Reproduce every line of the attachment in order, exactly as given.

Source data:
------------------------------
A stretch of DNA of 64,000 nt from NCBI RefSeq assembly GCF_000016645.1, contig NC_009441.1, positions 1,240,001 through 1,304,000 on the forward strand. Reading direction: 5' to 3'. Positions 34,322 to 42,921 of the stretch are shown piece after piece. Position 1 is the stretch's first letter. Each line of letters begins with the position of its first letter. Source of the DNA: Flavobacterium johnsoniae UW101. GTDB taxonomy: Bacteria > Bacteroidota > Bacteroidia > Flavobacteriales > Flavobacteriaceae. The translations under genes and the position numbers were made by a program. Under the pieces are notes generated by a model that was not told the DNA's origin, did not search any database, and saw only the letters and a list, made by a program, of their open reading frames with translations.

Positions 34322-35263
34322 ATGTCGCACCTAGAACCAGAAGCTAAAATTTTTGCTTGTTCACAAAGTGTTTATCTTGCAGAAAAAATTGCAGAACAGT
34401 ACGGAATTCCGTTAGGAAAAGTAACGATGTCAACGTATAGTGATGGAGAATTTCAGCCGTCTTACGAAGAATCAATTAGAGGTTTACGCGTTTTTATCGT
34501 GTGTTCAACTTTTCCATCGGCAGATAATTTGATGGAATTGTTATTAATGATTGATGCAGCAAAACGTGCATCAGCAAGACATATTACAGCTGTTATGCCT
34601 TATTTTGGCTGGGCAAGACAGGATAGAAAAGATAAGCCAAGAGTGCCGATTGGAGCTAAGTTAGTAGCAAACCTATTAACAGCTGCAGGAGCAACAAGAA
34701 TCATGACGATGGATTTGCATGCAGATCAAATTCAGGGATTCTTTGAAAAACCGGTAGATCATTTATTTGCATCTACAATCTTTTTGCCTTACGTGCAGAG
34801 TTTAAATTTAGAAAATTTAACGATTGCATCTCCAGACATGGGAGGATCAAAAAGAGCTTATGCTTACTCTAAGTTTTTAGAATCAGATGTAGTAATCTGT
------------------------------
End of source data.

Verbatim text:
A stretch of DNA of 64,000 nt from NCBI RefSeq assembly GCF_000016645.1, contig NC_009441.1, positions 1,240,001 through 1,304,000 on the forward strand. Reading direction: 5' to 3'. Positions 34,322 to 42,921 of the stretch are shown piece after piece. Position 1 is the stretch's first letter. Each line of letters begins with the position of its first letter. Source of the DNA: Flavobacterium johnsoniae UW101. GTDB taxonomy: Bacteria > Bacteroidota > Bacteroidia > Flavobacteriales > Flavobacteriaceae. The translations under genes and the position numbers were made by a program. Under the pieces are notes generated by a model that was not told the DNA's origin, did not search any database, and saw only the letters and a list, made by a program, of their open reading frames with translations.

Positions 34322-35263
34322 ATGTCGCACCTAGAACCAGAAGCTAAAATTTTTGCTTGTTCACAAAGTGTTTATCTTGCAGAAAAAATTGCAGAACAGT
34401 ACGGAATTCCGTTAGGAAAAGTAACGATGTCAACGTATAGTGATGGAGAATTTCAGCCGTCTTACGAAGAATCAATTAGAGGTTTACGCGTTTTTATCGT
34501 GTGTTCAACTTTTCCATCGGCAGATAATTTGATGGAATTGTTATTAATGATTGATGCAGCAAAACGTGCATCAGCAAGACATATTACAGCTGTTATGCCT
34601 TATTTTGGCTGGGCAAGACAGGATAGAAAAGATAAGCCAAGAGTGCCGATTGGAGCTAAGTTAGTAGCAAACCTATTAACAGCTGCAGGAGCAACAAGAA
34701 TCATGACGATGGATTTGCATGCAGATCAAATTCAGGGATTCTTTGAAAAACCGGTAGATCATTTATTTGCATCTACAATCTTTTTGCCTTACGTGCAGAG
34801 TTTAAATTTAGAAAATTTAACGATTGCATCTCCAGACATGGGAGGATCAAAAAGAGCTTATGCTTACTCTAAGTTTTTAGAATCAGATGTAGTAATCTGT